Is the United States Chamber of Commerce good for the United States?
If what's good for business is what's good for America, then pro-environmental corporations know that what's bad for business is the U.S. Chamber of Commerce, Parham writes.
The Chamber of Commerce's agenda on climate change is antithetical to the public good. At least, that's what more and more American corporations are saying as they abandon the chamber and oppose its stance on global warming.
The chamber has spent more than $26 million on lobbying so far this year, more than twice what Exxon Mobile has spent, according to the Center for Responsive Politics.
A New York Times editorial said that "no organization in this country has done more to undermine" a legislative solution to global warming than the chamber.
The editorial noted the chamber's declaration of "war on the Environmental Protection Agency's plan to use regulatory means to control emissions" and its 2008 opposition to the Lieberman-Warner climate bill, a bill for which a number of goodwill Baptists expressed support.
At the end of September, Nike started running away from the chamber when it resigned from the organization's board of directors.
"Nike believes U.S. businesses must advocate for aggressive climate change legislation and that the United States needs to move rapidly into a sustainable economy to remain competitive and ensure continued economic growth," said Nike. "As we've stated, we fundamentally disagree with the U.S. Chamber of Commerce on the issue of climate change and their recent action challenging the EPA is inconsistent with our view that climate change is an issue in need of urgent action."
Other corporations got out of the blocks faster than the shoe company with decisions to quit the chamber.
Three of the country's largest utilities are leaving the chamber—Pacific Gas & Electric, PNM Resources and Exelon.
"Inaction on climate is not an option," said John Rowe, Exelon's chairman and chief executive. "The carbon-based free lunch is over. But while we can't fix our climate problems for free, the price signal sent through a cap-and-trade system will drive low-carbon investments in the most inexpensive and efficient way possible."
Rowe said, "Putting a price on carbon is essential, because it will force us to do the cheapest things, like energy efficiency, first."
He announced that Exelon was not renewing its membership in the chamber because of the chamber's opposition to climate change.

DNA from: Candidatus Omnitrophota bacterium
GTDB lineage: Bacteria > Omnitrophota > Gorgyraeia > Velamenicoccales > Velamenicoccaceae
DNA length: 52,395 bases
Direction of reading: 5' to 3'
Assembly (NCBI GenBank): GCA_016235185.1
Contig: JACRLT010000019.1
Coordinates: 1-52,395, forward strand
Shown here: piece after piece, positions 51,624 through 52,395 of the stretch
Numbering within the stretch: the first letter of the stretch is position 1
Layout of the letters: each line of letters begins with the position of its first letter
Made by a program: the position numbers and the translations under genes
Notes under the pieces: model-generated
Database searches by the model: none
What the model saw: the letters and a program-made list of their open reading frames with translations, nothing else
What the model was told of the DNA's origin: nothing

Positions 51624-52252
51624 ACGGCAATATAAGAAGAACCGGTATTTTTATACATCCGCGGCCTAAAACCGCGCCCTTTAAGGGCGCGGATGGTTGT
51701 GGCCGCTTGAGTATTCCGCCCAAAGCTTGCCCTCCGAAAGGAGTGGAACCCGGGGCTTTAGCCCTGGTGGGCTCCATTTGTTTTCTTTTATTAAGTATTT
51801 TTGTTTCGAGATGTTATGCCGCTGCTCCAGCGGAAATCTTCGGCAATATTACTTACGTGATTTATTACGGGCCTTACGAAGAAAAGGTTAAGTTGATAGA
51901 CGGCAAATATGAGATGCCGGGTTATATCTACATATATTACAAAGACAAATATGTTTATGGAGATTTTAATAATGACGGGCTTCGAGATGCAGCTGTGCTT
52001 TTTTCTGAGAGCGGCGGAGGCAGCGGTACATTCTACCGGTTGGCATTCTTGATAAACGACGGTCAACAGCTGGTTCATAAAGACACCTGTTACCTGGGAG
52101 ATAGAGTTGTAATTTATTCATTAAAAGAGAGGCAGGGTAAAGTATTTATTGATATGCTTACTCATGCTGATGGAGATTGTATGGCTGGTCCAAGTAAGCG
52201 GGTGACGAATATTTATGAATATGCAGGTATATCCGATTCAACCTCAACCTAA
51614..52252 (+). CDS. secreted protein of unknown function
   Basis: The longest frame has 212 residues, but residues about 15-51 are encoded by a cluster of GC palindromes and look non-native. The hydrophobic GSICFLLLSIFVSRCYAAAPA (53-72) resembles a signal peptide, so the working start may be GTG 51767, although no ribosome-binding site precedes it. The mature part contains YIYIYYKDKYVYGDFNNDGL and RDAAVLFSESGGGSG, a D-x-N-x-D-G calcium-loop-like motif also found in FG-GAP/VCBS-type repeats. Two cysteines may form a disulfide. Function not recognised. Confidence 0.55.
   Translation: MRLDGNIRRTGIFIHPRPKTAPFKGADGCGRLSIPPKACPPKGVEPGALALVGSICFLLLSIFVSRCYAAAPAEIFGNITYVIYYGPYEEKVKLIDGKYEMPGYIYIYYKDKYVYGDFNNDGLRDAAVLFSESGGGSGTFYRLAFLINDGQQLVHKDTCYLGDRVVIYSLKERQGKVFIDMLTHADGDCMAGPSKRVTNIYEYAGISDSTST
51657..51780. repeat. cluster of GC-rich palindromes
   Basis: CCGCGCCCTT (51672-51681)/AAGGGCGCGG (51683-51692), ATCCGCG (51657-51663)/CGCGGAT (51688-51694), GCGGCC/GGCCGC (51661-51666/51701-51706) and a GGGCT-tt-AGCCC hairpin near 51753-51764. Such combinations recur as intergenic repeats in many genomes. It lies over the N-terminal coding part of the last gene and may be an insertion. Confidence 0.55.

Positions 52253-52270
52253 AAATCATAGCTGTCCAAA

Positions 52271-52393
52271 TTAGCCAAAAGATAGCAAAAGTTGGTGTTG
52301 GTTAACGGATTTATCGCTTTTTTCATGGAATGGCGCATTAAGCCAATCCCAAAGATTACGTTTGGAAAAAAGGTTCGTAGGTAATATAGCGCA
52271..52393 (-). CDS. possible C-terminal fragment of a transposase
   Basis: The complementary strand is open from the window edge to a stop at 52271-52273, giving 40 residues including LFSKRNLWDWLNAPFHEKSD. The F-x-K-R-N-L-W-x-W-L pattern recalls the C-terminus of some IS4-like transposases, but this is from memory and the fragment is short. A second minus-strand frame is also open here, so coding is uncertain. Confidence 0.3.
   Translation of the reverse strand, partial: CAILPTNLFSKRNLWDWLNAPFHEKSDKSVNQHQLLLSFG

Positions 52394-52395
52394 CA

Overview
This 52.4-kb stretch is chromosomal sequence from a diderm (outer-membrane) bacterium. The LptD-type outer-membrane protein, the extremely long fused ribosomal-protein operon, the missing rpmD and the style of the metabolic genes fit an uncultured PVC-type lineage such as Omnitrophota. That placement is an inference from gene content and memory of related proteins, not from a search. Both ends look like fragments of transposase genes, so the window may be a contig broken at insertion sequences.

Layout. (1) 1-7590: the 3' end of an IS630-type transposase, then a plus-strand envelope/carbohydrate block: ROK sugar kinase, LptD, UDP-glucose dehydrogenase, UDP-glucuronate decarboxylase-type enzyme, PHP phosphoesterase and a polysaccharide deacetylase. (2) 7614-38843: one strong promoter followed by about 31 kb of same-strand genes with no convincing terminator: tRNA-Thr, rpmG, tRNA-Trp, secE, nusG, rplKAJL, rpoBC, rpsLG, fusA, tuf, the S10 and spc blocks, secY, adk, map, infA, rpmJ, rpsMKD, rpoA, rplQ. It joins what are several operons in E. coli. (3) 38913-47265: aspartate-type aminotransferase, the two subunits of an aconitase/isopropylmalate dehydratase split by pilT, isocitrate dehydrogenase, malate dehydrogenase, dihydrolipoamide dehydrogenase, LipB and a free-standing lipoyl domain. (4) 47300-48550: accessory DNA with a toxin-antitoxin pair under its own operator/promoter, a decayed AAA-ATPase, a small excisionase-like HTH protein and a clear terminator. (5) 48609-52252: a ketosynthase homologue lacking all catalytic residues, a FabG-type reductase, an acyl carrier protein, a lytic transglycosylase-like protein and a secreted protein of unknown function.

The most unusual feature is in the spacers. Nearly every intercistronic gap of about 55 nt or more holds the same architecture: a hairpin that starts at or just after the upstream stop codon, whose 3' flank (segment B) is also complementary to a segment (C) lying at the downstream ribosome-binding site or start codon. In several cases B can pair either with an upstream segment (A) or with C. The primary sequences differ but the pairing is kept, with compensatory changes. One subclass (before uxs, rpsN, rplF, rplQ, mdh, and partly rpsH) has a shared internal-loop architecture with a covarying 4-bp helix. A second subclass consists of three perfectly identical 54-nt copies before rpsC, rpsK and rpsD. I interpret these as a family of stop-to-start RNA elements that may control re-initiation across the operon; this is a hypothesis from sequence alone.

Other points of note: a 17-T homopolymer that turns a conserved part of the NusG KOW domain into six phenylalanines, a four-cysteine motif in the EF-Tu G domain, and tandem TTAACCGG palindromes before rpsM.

Pacific Gas & Electric's chairman and chief executive, Peter Darbee, said, "We find it dismaying that the Chamber neglects the indisputable fact that a decisive majority of experts have said the data on global warming are compelling and point to a threat that cannot be ignored. In our opinion, an intellectually honest argument over the best policy response to the challenges of climate change is one thing; disingenuous attempts to diminish or distort the reality of these challenges are quite another."
Johnson & Johnson criticized the chamber in May for its statements on climate change.
Under growing membership pressure, the chamber is trying to reposition itself from being widely recognized as a science-denier.
"We've never questioned the science behind global warming," the chamber's spokesman said. "The chamber is trying to move forward with solutions on climate change."
That wasn't what a chamber senior vice president said in late August when he said the chamber wanted to put the science of climate change on trial. "It would be evolution versus creationism," he said. "It would be the science of climate change on trial."
Nor was the chamber pro-science when its foundation identified a global warming denier's book on its top ten reading list for 2009. Nor was it pro-science when the chamber's president claimed global cooling in 2008.
Here's the rub: a growing number of businesses recognize that being boneheaded and short-sighted about climate change is bad for business. If what's good for business is what's good for America, then pro-environmental corporations know that what's bad for business is the U.S. Chamber of Commerce.
Unlike the chamber, some leading companies have formed a pro-environmental group—BICEP—Business for Innovative Climate and Energy Policy, including Levi Strauss & Co., Starbucks, Sun Microsystems, Timberland, eBay, Gap Inc. and Symantec.
BICEP applauded the climate change legislation introduced last week by Sens. John Kerry (D-Mass.) and Barbara Boxer (D-Calif.).
Given the number of businesses that belong to the chamber and are headed by American Christians, one wonders if these Christian CEOs are speaking to their local chambers about the need for the national office to be truthful and to stop being obstructionists to a real solution to global warming.
The Chamber of Commerce is being neither a responsible corporate citizen nor a truth-teller. That should concern Christian business leaders.
Robert Parham is executive editor of EthicsDaily.com and executive director of its parent organization, the Baptist Center for Ethics.